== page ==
Clint Dempsey, U.S. soccer star, received a lot of attention for both his footwork and his faith on the World Cup field. Devoted and ideologically aligned fans cheer on Dempsey and other Christian stars such as Tim Tebow and Phil Robertson, which is unusual.
I’m not questioning why these God-focused fans speak out in favor of their idols’ beliefs, but why they fall silent when the First Amendment comes under fire. One such issue is the push to remove God from the Pledge of Allegiance, and our currency.
FFRF has misread the constitution: Freedom from religion is not a constitutional right. The First Amendment says, plain and simple:
Congress shall make no law respecting an establishment of religion, or prohibiting the free exercise thereof; or abridging the freedom of speech, or of the press; or the right of the people peaceably to assemble, and to petition the Government for a redress of grievances.
In other terms, government cannot set a state religion or discriminate against those who don’t practice a religion. The FRRF is correct about that much. However, the government also can’t stop you from talking about or practicing your religion. It certainly can’t remove all semblance of religion from the public sphere, so that those who are offended by religion never have to see or think about it. That would prohibit free exercise.
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The push for freedom from religion is especially ludicrous when you take into account the fact that 77 percent of Americans identify as Christian, and only 2.4 percent as atheist. And not all atheists are bothered by religion either: many point to a smaller culture of anti-theism, that seeks to dismantle religion altogether.
So how does such a microscopically small group make so much noise about an issue where they are a blatantly outnumbered?
They used the Establishment Clause to wrestle control of the microphone, and most religious Americans don’t realize that the Establishment Clause actually protects them from this exact situation.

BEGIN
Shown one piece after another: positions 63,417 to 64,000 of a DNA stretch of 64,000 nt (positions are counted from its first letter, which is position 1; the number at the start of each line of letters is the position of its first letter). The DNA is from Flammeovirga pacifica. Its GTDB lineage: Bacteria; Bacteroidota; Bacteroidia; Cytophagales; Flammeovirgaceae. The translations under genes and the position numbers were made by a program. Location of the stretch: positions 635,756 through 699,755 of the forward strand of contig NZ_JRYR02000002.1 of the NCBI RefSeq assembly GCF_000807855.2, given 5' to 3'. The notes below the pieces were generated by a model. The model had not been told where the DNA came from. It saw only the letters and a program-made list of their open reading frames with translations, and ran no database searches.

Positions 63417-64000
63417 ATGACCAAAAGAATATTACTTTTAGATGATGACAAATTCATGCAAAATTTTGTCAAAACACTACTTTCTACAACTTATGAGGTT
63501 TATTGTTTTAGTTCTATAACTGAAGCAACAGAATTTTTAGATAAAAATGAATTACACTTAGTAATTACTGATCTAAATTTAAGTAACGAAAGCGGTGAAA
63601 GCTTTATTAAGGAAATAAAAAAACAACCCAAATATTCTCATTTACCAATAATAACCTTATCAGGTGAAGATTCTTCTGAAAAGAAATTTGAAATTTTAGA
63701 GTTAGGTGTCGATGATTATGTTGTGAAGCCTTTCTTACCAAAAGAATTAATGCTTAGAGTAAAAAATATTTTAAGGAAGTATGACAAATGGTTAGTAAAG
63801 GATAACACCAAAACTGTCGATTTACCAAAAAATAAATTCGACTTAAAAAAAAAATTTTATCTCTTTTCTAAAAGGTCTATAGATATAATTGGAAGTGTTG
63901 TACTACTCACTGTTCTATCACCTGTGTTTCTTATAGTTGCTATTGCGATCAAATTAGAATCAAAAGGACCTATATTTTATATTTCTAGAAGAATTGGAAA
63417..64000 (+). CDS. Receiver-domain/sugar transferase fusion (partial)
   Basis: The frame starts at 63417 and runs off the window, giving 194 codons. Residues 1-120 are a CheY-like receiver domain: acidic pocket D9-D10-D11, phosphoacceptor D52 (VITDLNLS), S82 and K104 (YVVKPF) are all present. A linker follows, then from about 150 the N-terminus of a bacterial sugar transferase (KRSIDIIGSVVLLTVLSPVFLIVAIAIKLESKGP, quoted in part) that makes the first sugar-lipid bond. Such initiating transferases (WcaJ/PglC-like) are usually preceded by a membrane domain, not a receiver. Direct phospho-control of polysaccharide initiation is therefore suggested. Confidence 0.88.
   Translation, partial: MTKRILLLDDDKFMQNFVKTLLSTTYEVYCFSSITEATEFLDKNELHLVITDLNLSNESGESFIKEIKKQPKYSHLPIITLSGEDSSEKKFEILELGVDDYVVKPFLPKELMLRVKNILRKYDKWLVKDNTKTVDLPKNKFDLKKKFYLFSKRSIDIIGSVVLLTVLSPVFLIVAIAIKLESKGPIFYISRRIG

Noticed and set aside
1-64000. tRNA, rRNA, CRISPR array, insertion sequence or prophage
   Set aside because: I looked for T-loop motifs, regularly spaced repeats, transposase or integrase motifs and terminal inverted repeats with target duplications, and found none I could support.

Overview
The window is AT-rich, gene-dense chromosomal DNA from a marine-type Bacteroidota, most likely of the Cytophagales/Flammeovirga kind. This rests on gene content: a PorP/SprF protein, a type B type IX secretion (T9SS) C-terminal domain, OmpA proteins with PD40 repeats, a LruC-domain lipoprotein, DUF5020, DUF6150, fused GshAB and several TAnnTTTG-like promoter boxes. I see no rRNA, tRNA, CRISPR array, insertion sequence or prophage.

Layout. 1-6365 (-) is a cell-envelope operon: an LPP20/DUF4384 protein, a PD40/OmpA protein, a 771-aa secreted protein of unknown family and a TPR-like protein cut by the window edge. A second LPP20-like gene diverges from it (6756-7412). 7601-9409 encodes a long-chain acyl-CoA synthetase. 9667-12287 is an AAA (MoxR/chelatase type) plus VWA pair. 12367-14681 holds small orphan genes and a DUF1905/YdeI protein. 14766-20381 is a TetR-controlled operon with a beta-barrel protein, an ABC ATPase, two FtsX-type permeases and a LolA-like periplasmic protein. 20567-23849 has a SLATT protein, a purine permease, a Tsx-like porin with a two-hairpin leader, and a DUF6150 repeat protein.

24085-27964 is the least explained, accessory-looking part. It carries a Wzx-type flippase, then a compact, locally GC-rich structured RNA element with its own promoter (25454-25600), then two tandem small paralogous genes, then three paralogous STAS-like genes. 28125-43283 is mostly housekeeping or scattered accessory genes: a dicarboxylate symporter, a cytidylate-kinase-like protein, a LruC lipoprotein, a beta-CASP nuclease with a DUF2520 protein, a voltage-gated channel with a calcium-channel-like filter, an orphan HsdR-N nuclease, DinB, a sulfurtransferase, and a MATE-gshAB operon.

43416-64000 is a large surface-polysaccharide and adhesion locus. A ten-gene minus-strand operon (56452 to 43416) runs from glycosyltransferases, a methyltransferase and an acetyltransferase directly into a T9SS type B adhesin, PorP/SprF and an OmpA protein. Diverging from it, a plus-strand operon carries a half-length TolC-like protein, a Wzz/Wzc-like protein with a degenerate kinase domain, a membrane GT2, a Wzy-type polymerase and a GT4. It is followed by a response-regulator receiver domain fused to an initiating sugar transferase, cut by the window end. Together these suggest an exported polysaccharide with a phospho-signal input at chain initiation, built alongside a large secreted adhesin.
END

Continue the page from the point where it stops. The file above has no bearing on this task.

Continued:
God is certainly a religious topic, and currency and the Pledge are both state-related things. However, the FFRF ignores a critical part of the Establishment Clause in their argument: It prohibits the government from promoting non-religion over religion, and maintains that the government can make laws that affect religion as long as the main purpose of the legislation is secular.
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Here is an example:
In 1954, all non-for-profit charity organizations were given tax-exempt status, including churches. This did not sit well with one Fredrick Waltz, who sued the Tax Commission of New York City. In 1969, Waltz argued that by not taxing churches, the government was favoring religion. The Supreme Court disagreed, and upheld their decision two years later in the Lemon v. Kurtzman case. The justices’ rationale was that the tax-exempt status was for all charity organizations, and that any influence it had on the church was secondary.
In other words, a law that has a religious side effect, so to speak, is still okay. As it turns out, having God in the Pledge and on our money actually is a consequence of secular policy.